(3) The time taken by the CDR and the province or territory to review the submission and make a listing decision.

Health Canada 's non-insured health benefits formulary for First Nations and Inuit (managed by the First Nations and Inuit Health Branch - or FNIHB) provides coverage for prescription and over-the counter medications that are not covered by other private or provincial/territorial health insurance plans.

Table 2C Legend:

EDS -Exception Drug Status - restricted coverage under certain circumstances (as outlined within the drug plan)

FB - Full Benefit Status - full coverage (subject to a deductible and may apply to specific health conditions or age groups as outlined within the drug plan)

LU - Limited Use Status - restricted coverage under certain circumstances (as outlined within the drug plan)

SA - Special Authorization Status - restricted coverage under certain circumstances that may require the attending clinician to submit a formal request for such coverage (as outlined within the drug plan)

X- Not Listed - where the drug has not been listed on a drug plan (either following a review or with a review still pending)

New Drug
Trade Name, (Active Ingredient (s)) & Therapeutic Use
a. Listing Status on Provincial and Territorial Drug Plans (as of April 13, 2006)
b. Number of days from Market Authorization date to Listing
i. Health Canada Market Authorization date
ii. CDR Recommendation & Decision Date
BC AB SK MB ON QC NB PEI NS NF Health Canada FNIHB
Axert (Almotriptan Malate) - for the acute treatment of migraine headache in adults
i. Sep 29, 2003
ii. To list on May 27, 2004
a. FB on Aug 15/05

b. 686
a. SA on Jul 1/04

b.276
a. EDS on Oct 1/04

b.368
x x a. FB on Jun 30/04

b. 275
a. SA on May 31/05

b. 610
x a. EDS on Jul 1/04

b. 276
x a. FB on Oct 1/04

b. 368
2. Combigan Ophthalmic Solution (Brimonidine Tartrate / Timolol Maleate) - Glaucoma/ocular hypertension
i. Dec 9, 2003
ii. To list on May 24, 2004
a. FB on Aug 15/05

b. 615
a. SA on Jan 1/05

b. 389
a. FB on Oct 1/04

b. 297
a. FB on Sep 1/04

b. 267
a. LU on Nov 4/04

b. 331
a. FB on Oct 6/04

b. 302
a. FB on Sep 23/05

b. 654
x a. FB on Aug 1/05

b. 601
a. FB on Oct 14/04

b. 310
a. FB on Oct 1/04

b. 297

Annex A: Definitions

These plain language definitions are intended for general understanding and are not necessarily the formal definitions used by Health Canada or those that appear in the legislation or regulations.

The following therapeutic product types are described in this report.

  1. Pharmaceuticals: drugs that are mostly synthetic products that are made from chemicals. Pharmaceuticals include prescription and non-prescription drugs such as antibiotics, disinfectants, as well as low risk products such as sunscreens, antiperspirants and toothpaste.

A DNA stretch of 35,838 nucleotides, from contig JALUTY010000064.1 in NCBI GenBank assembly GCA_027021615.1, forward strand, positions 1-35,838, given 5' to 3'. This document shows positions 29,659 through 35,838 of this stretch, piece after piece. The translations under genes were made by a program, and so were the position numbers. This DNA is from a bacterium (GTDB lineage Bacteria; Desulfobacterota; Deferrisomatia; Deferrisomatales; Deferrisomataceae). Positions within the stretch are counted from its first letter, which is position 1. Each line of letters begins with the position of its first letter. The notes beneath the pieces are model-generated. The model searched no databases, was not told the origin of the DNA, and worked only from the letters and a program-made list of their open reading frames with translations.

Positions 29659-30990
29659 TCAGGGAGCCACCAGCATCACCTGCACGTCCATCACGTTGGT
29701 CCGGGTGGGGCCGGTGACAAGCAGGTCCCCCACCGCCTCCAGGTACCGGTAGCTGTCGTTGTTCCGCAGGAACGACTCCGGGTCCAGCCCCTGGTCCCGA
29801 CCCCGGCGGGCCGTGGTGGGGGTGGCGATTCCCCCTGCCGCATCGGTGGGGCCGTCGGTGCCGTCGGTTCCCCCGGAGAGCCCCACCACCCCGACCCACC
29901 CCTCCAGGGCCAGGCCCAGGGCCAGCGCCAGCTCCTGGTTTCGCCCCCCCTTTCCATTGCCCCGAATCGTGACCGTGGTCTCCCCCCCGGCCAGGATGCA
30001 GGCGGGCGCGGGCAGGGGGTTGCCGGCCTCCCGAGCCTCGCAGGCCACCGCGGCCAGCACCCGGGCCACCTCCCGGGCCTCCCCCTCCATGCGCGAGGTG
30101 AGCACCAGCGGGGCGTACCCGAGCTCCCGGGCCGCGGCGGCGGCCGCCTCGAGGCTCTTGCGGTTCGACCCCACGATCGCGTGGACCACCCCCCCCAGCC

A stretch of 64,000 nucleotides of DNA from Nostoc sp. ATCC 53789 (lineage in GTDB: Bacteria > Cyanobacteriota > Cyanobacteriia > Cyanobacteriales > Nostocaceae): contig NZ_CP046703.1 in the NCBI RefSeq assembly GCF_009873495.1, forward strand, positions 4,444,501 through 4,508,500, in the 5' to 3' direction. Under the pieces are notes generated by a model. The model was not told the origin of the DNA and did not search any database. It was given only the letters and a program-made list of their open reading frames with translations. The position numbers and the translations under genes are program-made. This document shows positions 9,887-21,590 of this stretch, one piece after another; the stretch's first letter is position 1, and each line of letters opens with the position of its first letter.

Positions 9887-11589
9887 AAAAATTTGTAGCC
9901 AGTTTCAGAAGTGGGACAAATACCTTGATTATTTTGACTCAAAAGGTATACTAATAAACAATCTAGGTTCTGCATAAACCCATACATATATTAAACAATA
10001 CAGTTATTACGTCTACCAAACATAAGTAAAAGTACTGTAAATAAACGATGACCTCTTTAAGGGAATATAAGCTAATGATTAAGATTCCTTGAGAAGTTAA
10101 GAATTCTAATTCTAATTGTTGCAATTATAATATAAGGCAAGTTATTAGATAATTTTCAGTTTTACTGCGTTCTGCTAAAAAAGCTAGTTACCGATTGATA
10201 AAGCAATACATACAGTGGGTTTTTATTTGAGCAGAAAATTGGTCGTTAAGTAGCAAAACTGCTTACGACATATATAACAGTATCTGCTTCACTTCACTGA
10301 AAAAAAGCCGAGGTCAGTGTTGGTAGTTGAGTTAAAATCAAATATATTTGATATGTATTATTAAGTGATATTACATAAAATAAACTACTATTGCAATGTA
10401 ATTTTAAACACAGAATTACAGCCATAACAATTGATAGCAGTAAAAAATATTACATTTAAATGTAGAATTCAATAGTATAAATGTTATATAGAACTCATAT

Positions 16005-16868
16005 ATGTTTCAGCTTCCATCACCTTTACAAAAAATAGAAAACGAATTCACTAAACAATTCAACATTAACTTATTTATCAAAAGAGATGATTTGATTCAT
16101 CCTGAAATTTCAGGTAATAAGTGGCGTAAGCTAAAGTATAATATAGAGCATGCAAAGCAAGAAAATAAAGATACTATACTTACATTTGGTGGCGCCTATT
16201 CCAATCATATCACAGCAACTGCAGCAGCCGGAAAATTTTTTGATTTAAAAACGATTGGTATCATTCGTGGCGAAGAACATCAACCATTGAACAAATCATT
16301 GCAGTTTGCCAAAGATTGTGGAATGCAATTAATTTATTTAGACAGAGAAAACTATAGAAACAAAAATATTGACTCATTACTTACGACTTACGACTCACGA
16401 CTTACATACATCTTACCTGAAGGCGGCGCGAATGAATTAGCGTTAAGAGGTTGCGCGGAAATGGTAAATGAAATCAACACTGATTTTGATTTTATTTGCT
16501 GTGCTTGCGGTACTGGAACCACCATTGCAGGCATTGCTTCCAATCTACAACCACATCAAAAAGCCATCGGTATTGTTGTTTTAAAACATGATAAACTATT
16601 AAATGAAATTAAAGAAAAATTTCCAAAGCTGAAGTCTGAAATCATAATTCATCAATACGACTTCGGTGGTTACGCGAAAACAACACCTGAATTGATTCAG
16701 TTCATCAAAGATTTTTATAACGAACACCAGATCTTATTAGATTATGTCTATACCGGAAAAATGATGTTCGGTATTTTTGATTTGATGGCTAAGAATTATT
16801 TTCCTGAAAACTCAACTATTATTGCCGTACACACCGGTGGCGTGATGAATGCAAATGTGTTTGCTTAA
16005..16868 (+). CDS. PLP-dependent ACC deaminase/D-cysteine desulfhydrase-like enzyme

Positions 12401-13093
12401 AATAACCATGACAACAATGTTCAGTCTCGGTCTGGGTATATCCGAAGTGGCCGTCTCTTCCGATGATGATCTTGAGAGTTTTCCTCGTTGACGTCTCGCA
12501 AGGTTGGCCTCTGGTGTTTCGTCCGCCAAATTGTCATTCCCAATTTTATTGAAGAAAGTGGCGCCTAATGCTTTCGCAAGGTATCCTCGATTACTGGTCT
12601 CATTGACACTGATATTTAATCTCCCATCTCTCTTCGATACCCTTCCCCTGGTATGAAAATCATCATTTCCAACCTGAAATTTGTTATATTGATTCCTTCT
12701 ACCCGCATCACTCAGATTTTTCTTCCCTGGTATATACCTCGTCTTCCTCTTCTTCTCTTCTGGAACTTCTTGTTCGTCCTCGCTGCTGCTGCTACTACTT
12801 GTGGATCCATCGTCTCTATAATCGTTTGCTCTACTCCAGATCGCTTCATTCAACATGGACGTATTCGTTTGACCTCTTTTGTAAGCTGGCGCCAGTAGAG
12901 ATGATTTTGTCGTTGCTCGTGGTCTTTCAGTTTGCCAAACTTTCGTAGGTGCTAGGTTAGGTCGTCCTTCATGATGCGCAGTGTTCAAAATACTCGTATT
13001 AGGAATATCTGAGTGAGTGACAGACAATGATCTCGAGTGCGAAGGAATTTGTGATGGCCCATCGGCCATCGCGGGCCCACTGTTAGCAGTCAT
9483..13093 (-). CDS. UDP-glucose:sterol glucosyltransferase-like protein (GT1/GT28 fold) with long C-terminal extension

2. Biologics: drugs that are made from biological starting material, including those produced using recombinant DNA procedures. They include vaccines, blood and blood products and many hormonal products such as insulin. Radiopharmaceuticals (drugs that contain radioactive components) are included as part of this product group in this report as they are regulated by the same program within the HPFB.
  3. Medical Devices: any article or instrument used in the diagnosis, treatment, mitigation, or prevention of a disease, disorder, or abnormal physical state, and in restoring, correcting, or modifying body functions in humans or animals. Devices range from band-aids to pacemakers and also include those used in the prevention, diagnosis, and care of pregnancy.

2. Submissions for New Drugs and Medical Devices

The focus of this report is on submissions for new drugs and medical device applications. Definitions are provided below.

  1. Submission for New Drugs: include the following submission types for pharmaceuticals and biologics, where 'brand name' and 'generic' refers to pharmaceuticals.

    (a) Priority (Brand Name or Biologic): submissions for products intended for the treatment, prevention, or diagnosis of serious, life-threatening, or severely debilitating illnesses or conditions where: no product is presently marketed in Canada or; the new product represents a significant increase in efficacy and/or significant decrease in risk such that the overall benefit/risk profile is improved over existing therapies. Submissions granted priority review status are subject to the same quality, safety, and efficacy requirements as non-priority submissions - with shorter performance target times. In this report, priority includes submissions under advance consideration for a Notice of Compliance with Conditions (refer to Regulatory Decision Types below for more information).